Rose-less Bulls ready to begin their test

DEERFIELD, Ill. -- Training camp is over and -- ready or not -- the Chicago Bulls will start their season minus Derrick Rose on Wednesday at the United Center against the Sacramento Kings. A scary thought for Oct. 31, to be sure.

The Bulls won't rely on any one player to step up in their star's absence -- they'll count on them all.

"I think we have a lot of guys," forward Carlos Boozer said after practice on Tuesday. "Luol (Deng) is a proven scorer, Rip (Hamilton) is a proven scorer, I'm a proven scorer, also Nate (Robinson). We have a lot of guys that can score. Everybody keeps saying, 'Ooh, Booz, it's on you.' No it's not on me. It's not all on Booz. It's on all of us. You can't replace Derrick with one person."

And that might be the team slogan moving forward. Boozer believes his team could have a different leading scorer each night. That could come from a starter or bench player. It's the not the norm in the NBA, but playing without Rose for an extended period of time isn't either for the Bulls.

"With Derrick out, guys are going to have to contribute more offensively," Joakim Noah said. "There's definitely more shots out there. It's on everybody to step up and hold the fort down until he comes back."

Though he won't admit it, there's little doubt coach Tom Thibodeau is trying to make adjustments on offense to accommodate for the loss of Rose. Boozer even admitted there are set plays for Noah.

"I don't know if Joakim has ever had plays for him but we have plays for him this year," Boozer said.

Noah was asked what those plays might be.

"I'm not going to give it away the night before the game," he said with a laugh. "I only have one."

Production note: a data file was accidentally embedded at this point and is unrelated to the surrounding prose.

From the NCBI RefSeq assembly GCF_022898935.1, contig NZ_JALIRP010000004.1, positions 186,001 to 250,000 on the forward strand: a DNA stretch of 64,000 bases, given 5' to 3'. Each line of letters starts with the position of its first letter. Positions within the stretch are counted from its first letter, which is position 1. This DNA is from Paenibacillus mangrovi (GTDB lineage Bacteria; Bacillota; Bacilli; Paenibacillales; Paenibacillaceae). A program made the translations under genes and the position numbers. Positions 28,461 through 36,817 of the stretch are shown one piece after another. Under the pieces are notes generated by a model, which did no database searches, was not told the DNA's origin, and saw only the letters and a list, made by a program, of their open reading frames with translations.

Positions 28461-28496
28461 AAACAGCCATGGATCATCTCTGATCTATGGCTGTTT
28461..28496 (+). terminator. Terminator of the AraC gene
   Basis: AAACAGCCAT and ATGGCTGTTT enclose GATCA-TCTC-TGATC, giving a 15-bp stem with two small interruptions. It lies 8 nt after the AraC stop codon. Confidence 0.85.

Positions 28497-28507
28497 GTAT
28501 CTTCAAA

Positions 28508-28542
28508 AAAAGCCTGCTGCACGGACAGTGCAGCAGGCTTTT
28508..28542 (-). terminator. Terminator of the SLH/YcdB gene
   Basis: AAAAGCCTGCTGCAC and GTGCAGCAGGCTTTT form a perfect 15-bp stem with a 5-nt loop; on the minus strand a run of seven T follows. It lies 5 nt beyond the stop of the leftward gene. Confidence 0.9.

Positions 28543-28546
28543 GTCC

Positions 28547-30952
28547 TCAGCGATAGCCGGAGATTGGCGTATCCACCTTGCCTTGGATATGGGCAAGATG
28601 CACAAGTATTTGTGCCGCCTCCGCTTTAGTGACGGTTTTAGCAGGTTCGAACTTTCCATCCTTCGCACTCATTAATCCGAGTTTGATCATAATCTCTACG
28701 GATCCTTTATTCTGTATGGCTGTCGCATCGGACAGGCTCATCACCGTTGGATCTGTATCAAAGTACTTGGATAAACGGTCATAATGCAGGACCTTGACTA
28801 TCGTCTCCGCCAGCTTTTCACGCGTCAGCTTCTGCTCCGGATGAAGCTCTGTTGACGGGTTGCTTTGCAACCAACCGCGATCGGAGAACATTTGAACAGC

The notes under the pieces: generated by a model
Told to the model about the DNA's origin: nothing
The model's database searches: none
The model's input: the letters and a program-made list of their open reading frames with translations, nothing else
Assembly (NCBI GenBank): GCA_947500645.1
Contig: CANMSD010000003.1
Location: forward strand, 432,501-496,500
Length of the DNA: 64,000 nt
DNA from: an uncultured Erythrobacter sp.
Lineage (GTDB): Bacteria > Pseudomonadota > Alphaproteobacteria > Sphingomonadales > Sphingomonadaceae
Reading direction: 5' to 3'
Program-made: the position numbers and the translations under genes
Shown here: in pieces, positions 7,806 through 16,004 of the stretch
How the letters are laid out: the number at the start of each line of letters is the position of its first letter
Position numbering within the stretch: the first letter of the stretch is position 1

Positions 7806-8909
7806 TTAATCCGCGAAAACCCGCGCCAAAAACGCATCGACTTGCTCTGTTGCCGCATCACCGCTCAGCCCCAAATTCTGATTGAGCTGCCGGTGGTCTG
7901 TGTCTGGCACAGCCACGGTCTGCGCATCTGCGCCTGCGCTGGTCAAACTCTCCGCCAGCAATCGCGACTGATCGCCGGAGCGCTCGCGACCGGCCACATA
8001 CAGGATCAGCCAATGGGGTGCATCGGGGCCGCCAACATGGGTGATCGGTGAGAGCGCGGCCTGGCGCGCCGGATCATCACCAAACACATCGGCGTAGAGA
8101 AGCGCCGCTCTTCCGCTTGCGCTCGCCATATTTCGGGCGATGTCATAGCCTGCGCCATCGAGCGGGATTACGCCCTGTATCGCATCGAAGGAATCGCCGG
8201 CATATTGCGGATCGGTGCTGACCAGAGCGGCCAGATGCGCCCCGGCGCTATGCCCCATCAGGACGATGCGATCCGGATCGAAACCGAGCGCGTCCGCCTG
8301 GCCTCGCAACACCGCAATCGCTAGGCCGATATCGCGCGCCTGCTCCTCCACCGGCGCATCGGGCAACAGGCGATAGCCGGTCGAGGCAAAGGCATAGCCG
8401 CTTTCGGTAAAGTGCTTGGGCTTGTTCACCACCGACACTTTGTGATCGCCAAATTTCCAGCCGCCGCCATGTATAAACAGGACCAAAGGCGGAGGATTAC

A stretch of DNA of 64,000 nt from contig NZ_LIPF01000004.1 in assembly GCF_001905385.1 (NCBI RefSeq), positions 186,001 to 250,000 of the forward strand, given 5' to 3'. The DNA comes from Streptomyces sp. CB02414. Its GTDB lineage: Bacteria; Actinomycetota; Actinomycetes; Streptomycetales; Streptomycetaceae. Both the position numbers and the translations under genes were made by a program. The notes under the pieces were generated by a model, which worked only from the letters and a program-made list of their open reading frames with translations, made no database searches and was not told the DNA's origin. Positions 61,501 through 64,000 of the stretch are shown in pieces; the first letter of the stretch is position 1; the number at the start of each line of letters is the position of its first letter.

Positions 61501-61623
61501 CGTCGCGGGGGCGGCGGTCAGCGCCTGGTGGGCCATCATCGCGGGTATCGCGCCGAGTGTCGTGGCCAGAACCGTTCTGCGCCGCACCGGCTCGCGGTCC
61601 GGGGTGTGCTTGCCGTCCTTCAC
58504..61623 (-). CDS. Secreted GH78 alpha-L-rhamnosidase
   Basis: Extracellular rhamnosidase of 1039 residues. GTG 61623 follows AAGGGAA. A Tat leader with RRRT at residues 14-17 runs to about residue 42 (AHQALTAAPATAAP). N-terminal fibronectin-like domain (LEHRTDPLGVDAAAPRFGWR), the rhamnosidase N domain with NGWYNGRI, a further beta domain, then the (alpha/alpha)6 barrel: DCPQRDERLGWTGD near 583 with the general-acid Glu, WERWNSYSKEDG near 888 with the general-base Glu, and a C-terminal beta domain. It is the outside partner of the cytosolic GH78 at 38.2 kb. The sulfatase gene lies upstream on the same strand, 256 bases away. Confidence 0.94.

Deng is putting it on himself to take things to yet another level on offense. He averaged 15.3 points last season which is about his career average. He has scored between 14 to 19 points in seven of his eight NBA seasons. Could this be the year he averages 20 or more points?

"Hopefully I'll shoot the three better," he said. "Try to get to the free-throw (line) more. Get better on the pick-and-roll, better on the post, better on the mid-range (and) rebound better. Everything has to get better."

It's been the spoken and unspoken strategy. If every player gets a little bit better than maybe the Bulls can survive without Rose.

"Sometimes it's going to be Kirk (Hinrich), sometimes it's going to be Nate," Boozer said. "You know Luol, me and Rip will be there every night, but you never know who's going to be the high guy that night. It could be Marco (Belinelli). It won't be one guy. People keep saying that, but it won't be one guy. It will be all of us."

Boozer reiterated that notion over and over to the throng of media at the Berto Center on Tuesday, sounding as convincing as possible. But is it possible in reality? Can an NBA team be led by a different player every night and still win? And do it without a true superstar?

"We do it as a group," Boozer said. "We all feel the pressure to step up a little more individually but how the team goes the Bulls win."

The short stint in the playoffs without Rose last season didn't go well. But new faces and a full training camp have given hope.

"We don't know," Deng said. "We're good enough to win games, but we don't look at ourselves as just an average team. We're trying to get to a level to be the best."